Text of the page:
'The Importance of Being Long-term': Vanguard's William McNabb on What's Ahead for Investors
Shaken Confidence -- for Now
Short term, there are a number of issues creating uncertainty in the markets -- including public perception of the markets themselves. "Confidence is shaken," McNabb said. Market volatility has driven many investors away from stocks and into other investments that are perceived to be lower risk. Equity purchases "basically came to a halt" on May 6 with the "Flash Crash," when the stock market plunged 900 points in a single day -- an event McNabb attributes to concern about the emerging debt crisis in Greece. "The Flash Crash didn't all of a sudden cause equity investors to get skittish," he said. "We think the Flash Crash was just a catalyst. It was probably the Greek debt crisis that was actually getting people to be a little bit more cautious."
Investor skittishness is nothing new. A look at market volatility in the S&P 500 over the past few decades shows a number of peaks and valleys, with the crash of 1987 and the global financial crisis emerging as "the two most volatile times in the history of the equity markets," according to McNabb. The Russian debt crisis in 1998 saw a level of market volatility that was lower than those two, but in comparison looks very similar to recent investor reactions surrounding the Greek debt crisis, he suggested. "So to say confidence in the markets has been shaken is fair, but at the same time, it's something we have seen before and we will see again. These things tend to be pretty cyclical."
Confidence could erode further depending on how Europe fares financially in the coming months. A possible European debt crisis "is one of the uncertainties as we move forward over the next six to 12 months," he said, noting that economists and market watchers at Vanguard are paying attention to credit default swaps for clues to Europe's financial health. "Greece does not look great," McNabb added. "The market is pricing that in as we speak. Ireland is not doing very well. You could argue that Ireland is really not solvent today. You hear a lot about Spain, [but] the market is treating Spain as though it will get through."
Back on this side of the Atlantic, housing news continues to rattle the market and put a drag on the economy. "The big question is: Has it bottomed?" McNabb said. Based on a comparison of housing prices and the consumer price index (CPI), housing may still be somewhat overpriced. "In the long run, housing prices have tracked CPI almost perfectly. There's a very, very strong correlation," he noted, referring to a chart showing the uptick of both over time. The two lines danced closely on the same slope for decades, until the housing boom in the mid-2000s sent housing prices steeply upward. "What you see here is this massive bubble, where housing prices got way, way ahead of what inflation predicted they should be, and obviously that fueled a lot of consumer behavior. Often when you have this kind of bubble, the reversion, if you will, doesn't stop at that nice little inflation line. It tends to go below it. So there's probably still some room for housing prices to fall further."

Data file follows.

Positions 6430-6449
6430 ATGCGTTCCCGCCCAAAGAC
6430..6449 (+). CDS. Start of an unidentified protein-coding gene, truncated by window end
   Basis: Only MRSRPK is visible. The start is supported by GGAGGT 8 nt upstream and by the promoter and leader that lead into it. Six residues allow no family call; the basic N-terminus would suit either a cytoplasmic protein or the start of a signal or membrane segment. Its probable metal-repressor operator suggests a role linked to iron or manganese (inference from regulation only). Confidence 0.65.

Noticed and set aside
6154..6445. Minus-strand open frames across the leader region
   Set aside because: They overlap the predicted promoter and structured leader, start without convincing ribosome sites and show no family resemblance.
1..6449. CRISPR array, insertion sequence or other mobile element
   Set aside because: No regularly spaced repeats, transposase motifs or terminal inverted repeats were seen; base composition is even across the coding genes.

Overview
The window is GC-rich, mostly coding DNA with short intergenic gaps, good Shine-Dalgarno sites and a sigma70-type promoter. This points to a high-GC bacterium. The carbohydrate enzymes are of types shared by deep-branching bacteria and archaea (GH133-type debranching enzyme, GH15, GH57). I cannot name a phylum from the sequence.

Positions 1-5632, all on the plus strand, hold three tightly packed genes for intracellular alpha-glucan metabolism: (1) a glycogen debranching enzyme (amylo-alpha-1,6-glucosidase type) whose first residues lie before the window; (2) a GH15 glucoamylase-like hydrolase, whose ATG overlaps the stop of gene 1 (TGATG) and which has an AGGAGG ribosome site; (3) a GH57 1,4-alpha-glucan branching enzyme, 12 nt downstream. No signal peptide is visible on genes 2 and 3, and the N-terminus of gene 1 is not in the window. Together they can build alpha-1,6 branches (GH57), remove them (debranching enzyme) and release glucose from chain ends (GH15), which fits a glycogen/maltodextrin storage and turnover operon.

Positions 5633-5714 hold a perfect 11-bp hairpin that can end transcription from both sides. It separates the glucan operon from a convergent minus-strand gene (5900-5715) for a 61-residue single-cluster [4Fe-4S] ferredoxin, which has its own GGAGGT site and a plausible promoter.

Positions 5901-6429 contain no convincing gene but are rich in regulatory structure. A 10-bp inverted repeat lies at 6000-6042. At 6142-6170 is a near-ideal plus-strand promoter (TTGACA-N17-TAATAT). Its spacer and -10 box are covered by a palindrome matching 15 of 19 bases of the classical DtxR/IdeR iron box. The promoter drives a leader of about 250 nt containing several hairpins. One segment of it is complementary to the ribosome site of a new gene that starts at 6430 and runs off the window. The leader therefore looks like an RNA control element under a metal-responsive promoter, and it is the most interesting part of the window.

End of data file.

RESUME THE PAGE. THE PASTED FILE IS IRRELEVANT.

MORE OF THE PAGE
State and local government finances are another cause for concern over the next few months, but McNabb calls it "probably overblown" and mostly "headline risk." Many state and local governments are struggling with budget gaps as obligations rise and revenues fall. Fears have been growing that widespread defaults could cause another subprime-style crisis. McNabb disagrees with independent analyst Meredith Whitney, who has predicted up to $100 billion in defaults. "In 2008, the worst year of the crisis, there were only $8 billion of municipal defaults. So we don't think Meredith Whitney is correct," McNabb said. The debt burden does not make up a large part of state budgets, he added.
The last of the short-term risks McNabb identified is the shifting regulatory landscape resulting from the Dodd-Frank Wall Street Reform and Consumer Protection Act, signed into law in July. A response to the financial crisis, the reform act is the most sweeping financial regulatory overhaul since the Great Depression. "Dodd-Frank [is] 2,300 pages, and none of us has a clue as to what to do," McNabb said. "There are literally 270 studies contemplated over the next 18 months as a result of Dodd-Frank.... There's a whole bunch of uncertainty, and that's going to [influence] the markets." He is "particularly worried" about the future of money markets, the way derivatives are traded and the notion of systemic risk. "If Dodd-Frank allows this oversight committee to designate anybody as 'systemically risky,' then you have no idea what you're going to be subject to. The Fed is going to come in and essentially dictate how you operate. That's obviously a concern."
McNabb's biggest worry about the future -- what he calls the "single biggest overhang to long-term economic health" -- is the rising level of U.S. debt, which is roughly $13.5 trillion and predicted to double by 2021, according to the Congressional Budget Office (CBO). It could grow even higher than that, given that the CBO uses what McNabb calls "very optimistic" assumptions to arrive at this estimate. "The CBO has unemployment dropping to 5% in the next three to four years. And if you believe that's going to happen, we've probably got some really bad muni bonds we'd like to sell you."
Another way to analyze U.S. debt levels is as a percentage of gross domestic product (GDP). By that measure, U.S. debt is projected to surpass 100% of GDP. "So it kind of looks like Greece, looks like Ireland, looks like Portugal and so forth," he said. "This is the thing that haunts me the most.... This has to be solved."
Originally published February 16, 2011, in Knowledge@Wharton, the online research and business analysis journal of the Wharton School of the University of Pennsylvania. Republished with permission.